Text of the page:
Also In This Edition

Visiting Instructor of Spanish Agnė Karosaitė takes in “Nancy Spero: Maypole: Take No Prisoners,” which is on view at the Buchwald-Wright Gallery through May 18. Photo by James DeCamp.

Students clothed in a mix of late-19th century fashion styles gather on the lawn in front of Ascension Hall for a game of baseball. Photo courtesy of the College Archives.

President Julie Kornfeld and her husband, Fred Silverman (right), mingled with the hundreds of alumni who returned to the Hill as Kenyon celebrated Homecoming in September. Football alumnus Alex Dowell ’10 (left), came back for the induction of Alby Coombs ’07 into the Athletics Hall of Fame. Photo by James DeCamp.

Connected by Kenyon

David Rose ’81 has introduced 21 Kenyon graduates to the financial industry. Meet four of his protégés…

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Kenyon in Quotes

“We need humanists conversant in AI who can critique and shape the future that AI may restructure. AI forces us to ask questions about what it means to be human.” — Professor of Comparative Literature and Humanities and Artificial Intelligence Scholar Katherine Elkins, delivering the 2023 Meredith Donovan Lecture at Mount St. Mary’s University in Los Angeles, in November

Book Shelf

Explore new releases from members of the Kenyon community.

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Lost and Found

On a college campus as lively as Kenyon’s, it’s only natural that some things should go missing — and on the flipside, be discovered in unexpected places. Here’s a highlight reel of the season’s lost and found, sourced from campus email lists.

Knitting. Possibly lost in transit from a Fiber Arts Club meeting, the yarn-deprived owner described the missing craft project as being housed in a special pouch. “With a sheep on it,” of course. 

A black kitten. Found wandering outside the bookstore on a cold November evening, the feline  was taken in by some students for the night. 

Invisalign retainers. A self-described “Tooth Cinderella” announced her discovery of the dental gear “still wet with your spit” on the path to Peirce Hall. If the correct owner didn’t come forward, the finder declared that she would “have no choice but to visit the dwelling of everyone in the kingdom and put them in the mouth of every eligible creature until I find the perfect fit.”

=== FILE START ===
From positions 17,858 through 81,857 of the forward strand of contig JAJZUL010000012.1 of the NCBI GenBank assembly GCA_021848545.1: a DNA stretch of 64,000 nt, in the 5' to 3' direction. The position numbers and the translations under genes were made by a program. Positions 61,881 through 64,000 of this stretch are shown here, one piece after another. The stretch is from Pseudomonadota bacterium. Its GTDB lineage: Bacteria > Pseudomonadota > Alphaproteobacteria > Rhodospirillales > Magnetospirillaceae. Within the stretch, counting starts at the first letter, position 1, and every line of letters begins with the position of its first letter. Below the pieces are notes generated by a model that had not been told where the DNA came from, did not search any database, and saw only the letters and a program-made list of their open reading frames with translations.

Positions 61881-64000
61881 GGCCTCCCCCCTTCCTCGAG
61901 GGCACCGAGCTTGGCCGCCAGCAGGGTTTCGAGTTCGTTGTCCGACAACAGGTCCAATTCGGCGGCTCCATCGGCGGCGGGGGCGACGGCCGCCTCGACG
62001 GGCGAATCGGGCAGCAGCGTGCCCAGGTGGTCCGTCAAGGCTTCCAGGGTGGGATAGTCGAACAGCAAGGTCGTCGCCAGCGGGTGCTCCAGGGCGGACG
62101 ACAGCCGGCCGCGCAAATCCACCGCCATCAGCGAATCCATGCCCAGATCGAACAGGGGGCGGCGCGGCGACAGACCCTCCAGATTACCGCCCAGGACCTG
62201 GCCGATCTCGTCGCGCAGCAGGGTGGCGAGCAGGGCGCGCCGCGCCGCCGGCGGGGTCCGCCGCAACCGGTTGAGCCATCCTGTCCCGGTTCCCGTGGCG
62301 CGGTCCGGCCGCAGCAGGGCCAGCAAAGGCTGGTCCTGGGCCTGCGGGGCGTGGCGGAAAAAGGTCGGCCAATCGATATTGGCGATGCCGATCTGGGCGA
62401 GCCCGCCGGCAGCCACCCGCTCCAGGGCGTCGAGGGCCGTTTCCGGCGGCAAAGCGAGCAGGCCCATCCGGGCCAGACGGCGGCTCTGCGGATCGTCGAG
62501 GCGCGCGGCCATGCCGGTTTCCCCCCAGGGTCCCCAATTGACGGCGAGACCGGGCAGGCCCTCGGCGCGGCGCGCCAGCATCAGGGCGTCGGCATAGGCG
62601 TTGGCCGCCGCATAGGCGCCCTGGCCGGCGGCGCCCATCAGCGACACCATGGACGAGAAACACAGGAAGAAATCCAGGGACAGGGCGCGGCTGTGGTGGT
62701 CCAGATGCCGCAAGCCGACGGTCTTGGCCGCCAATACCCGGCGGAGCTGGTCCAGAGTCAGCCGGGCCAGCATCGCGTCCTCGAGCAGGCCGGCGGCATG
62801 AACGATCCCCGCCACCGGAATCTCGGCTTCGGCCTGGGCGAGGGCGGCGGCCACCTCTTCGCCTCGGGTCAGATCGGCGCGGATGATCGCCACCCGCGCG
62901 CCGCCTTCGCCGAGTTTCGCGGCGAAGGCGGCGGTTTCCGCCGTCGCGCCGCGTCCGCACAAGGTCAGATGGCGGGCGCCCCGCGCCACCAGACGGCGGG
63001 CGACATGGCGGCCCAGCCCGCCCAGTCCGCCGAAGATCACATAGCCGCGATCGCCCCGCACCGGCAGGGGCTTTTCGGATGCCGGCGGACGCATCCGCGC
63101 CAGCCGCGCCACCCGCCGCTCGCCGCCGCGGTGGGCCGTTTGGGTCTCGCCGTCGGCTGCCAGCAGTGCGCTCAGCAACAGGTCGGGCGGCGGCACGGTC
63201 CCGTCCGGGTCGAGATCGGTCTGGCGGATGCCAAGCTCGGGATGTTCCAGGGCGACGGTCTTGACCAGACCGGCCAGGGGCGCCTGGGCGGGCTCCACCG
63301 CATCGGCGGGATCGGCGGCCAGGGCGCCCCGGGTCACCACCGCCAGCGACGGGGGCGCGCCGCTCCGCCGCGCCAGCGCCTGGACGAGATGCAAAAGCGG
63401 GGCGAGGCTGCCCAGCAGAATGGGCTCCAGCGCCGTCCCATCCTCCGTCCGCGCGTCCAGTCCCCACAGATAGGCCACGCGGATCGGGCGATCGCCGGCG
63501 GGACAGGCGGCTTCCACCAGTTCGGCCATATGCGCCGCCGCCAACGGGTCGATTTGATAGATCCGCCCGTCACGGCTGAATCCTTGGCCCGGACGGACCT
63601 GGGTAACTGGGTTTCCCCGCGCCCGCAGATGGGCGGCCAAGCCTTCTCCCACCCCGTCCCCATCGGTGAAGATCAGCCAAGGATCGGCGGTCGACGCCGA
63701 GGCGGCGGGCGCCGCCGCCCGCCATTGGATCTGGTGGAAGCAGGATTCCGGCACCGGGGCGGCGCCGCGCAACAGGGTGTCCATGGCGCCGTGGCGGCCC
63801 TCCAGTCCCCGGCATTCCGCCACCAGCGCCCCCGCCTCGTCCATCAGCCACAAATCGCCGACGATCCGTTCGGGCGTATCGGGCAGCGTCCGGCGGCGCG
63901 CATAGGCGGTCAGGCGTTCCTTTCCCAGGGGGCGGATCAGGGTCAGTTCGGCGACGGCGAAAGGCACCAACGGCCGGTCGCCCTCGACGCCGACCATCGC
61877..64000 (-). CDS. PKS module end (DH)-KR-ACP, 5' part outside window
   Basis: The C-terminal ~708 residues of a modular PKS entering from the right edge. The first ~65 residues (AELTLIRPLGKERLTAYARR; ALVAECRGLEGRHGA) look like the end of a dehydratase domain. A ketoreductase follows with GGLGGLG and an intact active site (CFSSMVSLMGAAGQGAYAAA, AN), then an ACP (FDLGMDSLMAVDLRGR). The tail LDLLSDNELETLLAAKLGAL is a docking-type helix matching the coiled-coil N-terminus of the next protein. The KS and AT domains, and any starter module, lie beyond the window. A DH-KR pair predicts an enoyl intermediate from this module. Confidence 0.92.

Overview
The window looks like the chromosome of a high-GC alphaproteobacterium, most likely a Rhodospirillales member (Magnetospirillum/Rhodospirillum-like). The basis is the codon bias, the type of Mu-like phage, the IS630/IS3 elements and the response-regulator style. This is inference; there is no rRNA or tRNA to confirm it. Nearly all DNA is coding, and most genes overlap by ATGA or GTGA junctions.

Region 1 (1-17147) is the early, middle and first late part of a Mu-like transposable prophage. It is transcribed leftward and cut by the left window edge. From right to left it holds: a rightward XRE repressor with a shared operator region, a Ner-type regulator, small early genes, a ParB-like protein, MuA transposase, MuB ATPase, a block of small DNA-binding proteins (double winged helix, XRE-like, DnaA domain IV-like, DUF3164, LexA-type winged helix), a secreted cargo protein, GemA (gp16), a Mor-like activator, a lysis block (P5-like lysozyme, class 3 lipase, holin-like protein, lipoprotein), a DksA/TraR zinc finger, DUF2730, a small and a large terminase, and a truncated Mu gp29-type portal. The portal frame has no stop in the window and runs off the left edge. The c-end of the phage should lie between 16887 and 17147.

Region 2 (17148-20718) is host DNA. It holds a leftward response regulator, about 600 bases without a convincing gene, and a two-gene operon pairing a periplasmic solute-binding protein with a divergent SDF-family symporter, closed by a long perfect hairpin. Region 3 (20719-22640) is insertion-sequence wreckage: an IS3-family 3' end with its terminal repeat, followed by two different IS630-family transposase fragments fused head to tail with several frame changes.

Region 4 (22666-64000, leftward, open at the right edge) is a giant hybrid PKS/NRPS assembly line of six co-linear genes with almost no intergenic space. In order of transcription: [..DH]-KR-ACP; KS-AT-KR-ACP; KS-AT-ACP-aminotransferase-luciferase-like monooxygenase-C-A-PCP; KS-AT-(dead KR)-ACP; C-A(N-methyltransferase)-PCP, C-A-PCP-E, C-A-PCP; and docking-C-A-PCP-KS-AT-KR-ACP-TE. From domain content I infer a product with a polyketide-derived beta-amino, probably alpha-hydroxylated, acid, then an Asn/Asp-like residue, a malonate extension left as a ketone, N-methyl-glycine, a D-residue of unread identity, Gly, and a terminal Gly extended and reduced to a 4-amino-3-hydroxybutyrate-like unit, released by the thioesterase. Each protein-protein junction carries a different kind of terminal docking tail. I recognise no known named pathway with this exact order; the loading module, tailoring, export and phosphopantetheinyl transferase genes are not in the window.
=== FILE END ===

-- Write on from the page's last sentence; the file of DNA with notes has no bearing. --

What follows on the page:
Make way for ducklings. A Hydro Flask water bottle, bedecked in “a plethora of stickers” that includes a flock of baby ducks, was misplaced in the library. The stickers are still at large, though there have been occasional reports of quacks in the stacks. 

A plastic possum. A slightly terrifying  marsupial figurine was last seen on north campus, somewhere between the first-year quad and the NCAs. “It’s actually so sentimental to me,” said the owner, offering reward money in exchange for information about the possum’s whereabouts. 

A jean jacket. Last seen outside Gund Commons. In the event of foul play, the jacket’s owner offered the thief a warning. “It may seem generic,” she wrote, “but I know what my jacket looks like and will not hesitate to catch whoever is wearing my jacket on campus.” The denim garment was quickly returned. 

—Carolyn Ten Eyck '18

Class Notes

Recent Class Notes
’95

Michael S. Epstein, Cincinnati, notes, “Wife Mary M. Mason and I spent a great long weekend with Timothy J. Barry and family early last summer. Had a really great time catching up! I don’t know how the rest of you are celebrating your 50th birthdays, but for mine, I got a tattoo. My first. One that commemorates the most important risk I ever took, kissing Mary for the first time. Of course that happened at Kenyon, and the great tie-in is the tattoo is the GPS coordinates of that fateful smooch, translated into Hebrew and in the form of a tree. In my work life, I deal with risk and response all day long; to this day, after nearly 1,000 incidents from hurricanes to security issues, none have scared me as much

’75

After 46 years of teaching at the secondary school level, J. Bradley Faus retired to Charleston, South Carolina. “We remoeled our home and moved in this fall. We plan to summer on the Maine coast and winter in Charleston while spending time visiting our children in Denver. I am building a studio and will be focusing on making art in addition to pursuing various environmental, social and political interests. Stay in touch (jbfaus4@ gmail.com).”

’21

Willow Green updates, “My first year of living, working and dancing abroad is coming to an end.” They completed their Fulbright ETA grant in Israel in July. “While living in Jaffa, I joined an incubator of local choreographers in Jerusalem at MASH (Machol Shalem), and I developed a new work, culminating in my international artistic premiere and present-ing my solo ‘what is offered’ at MASH and Kelim.” Willow then went to Seoul, South Korea, to present thesis research with Professor Julie Brodie at the International Council for Kinetography Laban conference. “Then, I did a summer dance intensive with Oriantheatre in Paris, a lovely company with which I am now excited to take on my new role as intern producer.” Willow continues to freelance as a writer, researcher, choreographer, and performer.

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